Worse Than A Do Nothing Congress
Aug 2012 22

Worse Than A Do Nothing Congress

Posted In Activism,Blog,Politics

by Steven Whitney

We’ve all had the same frustrating experience – something goes wrong or breaks. We don’t have the skill set or time to address it, but fortunately a self-described “expert” rushes in, promising to save the day…and every single thing he or she does only deepens the problem, making it actually worse than if nothing at all had been done.

By every conceivable measure, the present – and 112th – Congress is the worst in our nation’s history. Worse in every aspect than the 80th Congress of 1947-1948, heretofore considered the worst by historians and Washingtonians, and so bad it was labeled the “Do-Nothing” Congress, first by President Harry Truman, and then by the public at large.

That 80th Congress passed just over 900 bills into law during its two year session – split about evenly, 454 in 1947 and 449 in 1948. For that dismal showing, more incumbents were defeated in the 1948 election than ever before in our history.

While I’m aware that statistics are not fun – except for baseball fans – fair-minded voters need to know the truth. Concerned citizens can’t just make things up (well, actually, they apparently can – Republicans have been doing it for decades, but then I wouldn’t describe them as “concerned”). So here are some facts.

By comparison, our broken 112th Congress passed just 81 bills in 2011. Of that total, ten – Public Laws 112-15, 112-22, 112-23, 112-38, 112-39, 112-47, 112-48, 112-49, 112-50, and 112-60 – merely named or renamed different Postal Service facilities, usually in honor of a fallen veteran, police officer, or firefighter. Three more – 112-12, 112-19, and 112-20 – “provided appointment” of three separate Citizen Regents to the Smithsonian. Another two bills – 112-2 and 112-31 – named one courthouse each in Arizona and Missouri. A couple of other flaky bills were done – 112-65 changed an eligibility standard for the Blue Star Mothers of America, and 112-66 made a “minor” wording change to the charter of the American Legion.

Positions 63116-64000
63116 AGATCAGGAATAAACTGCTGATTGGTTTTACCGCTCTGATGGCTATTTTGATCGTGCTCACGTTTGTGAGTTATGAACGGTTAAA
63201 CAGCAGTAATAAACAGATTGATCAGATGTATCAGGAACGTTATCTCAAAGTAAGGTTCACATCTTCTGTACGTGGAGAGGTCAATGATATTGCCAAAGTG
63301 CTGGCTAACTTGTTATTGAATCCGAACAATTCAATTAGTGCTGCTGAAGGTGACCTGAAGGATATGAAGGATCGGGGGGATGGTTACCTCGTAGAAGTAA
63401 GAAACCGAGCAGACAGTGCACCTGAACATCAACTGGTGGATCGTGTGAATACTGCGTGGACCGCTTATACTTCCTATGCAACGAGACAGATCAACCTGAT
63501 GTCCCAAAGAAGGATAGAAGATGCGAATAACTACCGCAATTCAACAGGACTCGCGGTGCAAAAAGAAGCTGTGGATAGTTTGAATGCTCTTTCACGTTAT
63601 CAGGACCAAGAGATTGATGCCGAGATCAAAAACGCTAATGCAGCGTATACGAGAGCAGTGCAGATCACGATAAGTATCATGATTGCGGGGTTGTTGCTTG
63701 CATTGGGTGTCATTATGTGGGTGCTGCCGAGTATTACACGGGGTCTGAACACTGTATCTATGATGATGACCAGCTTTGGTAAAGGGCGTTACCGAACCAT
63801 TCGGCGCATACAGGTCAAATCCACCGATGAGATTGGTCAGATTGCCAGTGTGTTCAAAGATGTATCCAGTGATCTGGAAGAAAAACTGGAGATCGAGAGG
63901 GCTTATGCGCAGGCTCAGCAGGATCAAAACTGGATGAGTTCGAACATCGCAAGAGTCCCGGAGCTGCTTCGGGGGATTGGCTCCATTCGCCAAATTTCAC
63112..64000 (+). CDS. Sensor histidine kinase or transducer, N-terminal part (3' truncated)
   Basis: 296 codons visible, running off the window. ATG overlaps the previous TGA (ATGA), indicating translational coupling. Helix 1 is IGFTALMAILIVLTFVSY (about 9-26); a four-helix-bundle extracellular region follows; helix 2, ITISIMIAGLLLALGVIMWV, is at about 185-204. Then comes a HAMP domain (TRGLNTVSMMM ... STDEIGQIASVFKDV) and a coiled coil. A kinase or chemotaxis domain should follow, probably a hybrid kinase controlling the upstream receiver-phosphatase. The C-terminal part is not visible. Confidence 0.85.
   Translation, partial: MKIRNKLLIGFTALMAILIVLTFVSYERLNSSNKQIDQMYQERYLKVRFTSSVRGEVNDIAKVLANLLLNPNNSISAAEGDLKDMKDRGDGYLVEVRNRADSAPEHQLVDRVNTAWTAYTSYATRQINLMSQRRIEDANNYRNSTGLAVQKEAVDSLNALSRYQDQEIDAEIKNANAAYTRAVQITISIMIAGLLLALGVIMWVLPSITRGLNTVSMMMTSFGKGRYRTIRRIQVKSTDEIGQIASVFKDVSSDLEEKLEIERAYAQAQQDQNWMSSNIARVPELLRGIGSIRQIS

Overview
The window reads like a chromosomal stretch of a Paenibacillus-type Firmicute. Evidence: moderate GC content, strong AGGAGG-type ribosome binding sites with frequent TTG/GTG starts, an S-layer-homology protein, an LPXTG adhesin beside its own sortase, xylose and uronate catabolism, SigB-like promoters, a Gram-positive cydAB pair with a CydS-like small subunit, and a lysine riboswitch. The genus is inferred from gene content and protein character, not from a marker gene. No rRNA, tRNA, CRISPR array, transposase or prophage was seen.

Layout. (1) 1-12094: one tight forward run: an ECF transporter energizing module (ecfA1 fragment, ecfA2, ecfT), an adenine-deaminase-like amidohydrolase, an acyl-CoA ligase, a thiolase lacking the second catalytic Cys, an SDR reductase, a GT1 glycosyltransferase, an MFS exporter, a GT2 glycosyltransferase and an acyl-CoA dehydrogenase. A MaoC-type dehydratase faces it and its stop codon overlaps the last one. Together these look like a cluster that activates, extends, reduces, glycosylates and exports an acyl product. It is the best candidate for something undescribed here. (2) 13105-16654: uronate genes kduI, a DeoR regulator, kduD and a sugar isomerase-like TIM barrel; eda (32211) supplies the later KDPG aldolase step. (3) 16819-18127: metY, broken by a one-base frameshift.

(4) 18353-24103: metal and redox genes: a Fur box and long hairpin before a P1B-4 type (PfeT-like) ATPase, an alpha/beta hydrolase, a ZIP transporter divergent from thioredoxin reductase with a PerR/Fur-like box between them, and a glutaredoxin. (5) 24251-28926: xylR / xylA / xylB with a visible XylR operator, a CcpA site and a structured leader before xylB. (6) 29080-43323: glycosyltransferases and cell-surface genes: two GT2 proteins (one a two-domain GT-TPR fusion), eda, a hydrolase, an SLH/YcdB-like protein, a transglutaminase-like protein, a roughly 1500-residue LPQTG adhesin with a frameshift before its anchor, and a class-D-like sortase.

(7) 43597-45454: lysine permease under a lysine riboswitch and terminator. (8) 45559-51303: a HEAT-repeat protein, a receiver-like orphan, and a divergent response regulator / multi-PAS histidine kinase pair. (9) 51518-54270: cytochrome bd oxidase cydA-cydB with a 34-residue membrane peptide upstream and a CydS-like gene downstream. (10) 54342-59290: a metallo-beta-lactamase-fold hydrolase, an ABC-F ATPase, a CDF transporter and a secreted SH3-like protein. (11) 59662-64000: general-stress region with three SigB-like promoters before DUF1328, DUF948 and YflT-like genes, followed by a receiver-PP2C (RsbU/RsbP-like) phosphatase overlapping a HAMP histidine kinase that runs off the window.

These are 20 of the 81 bills passed in 2011 – nearly 25% – leaving only 61 actual bills that could be judged the legitimate business of Congress. And those 61 bills represent only 13% of the number of laws passed by the infamous “Do-Nothing” Congress in its first year.

But the 112th wasn’t through. This year they’ve done even less while embarrassing themselves even more, with only 57 bills passed by the summer recess at the end of June. Of those, 19 bills approved, as in the previous year, the naming of post offices and courthouses. Another 2 approved “minor” word changes in previous bills. Leaving only 36 bills of any substance whatsoever passed into law so far this year – compared to 449 passed in 1948 by the “Do-Nothing” Congress.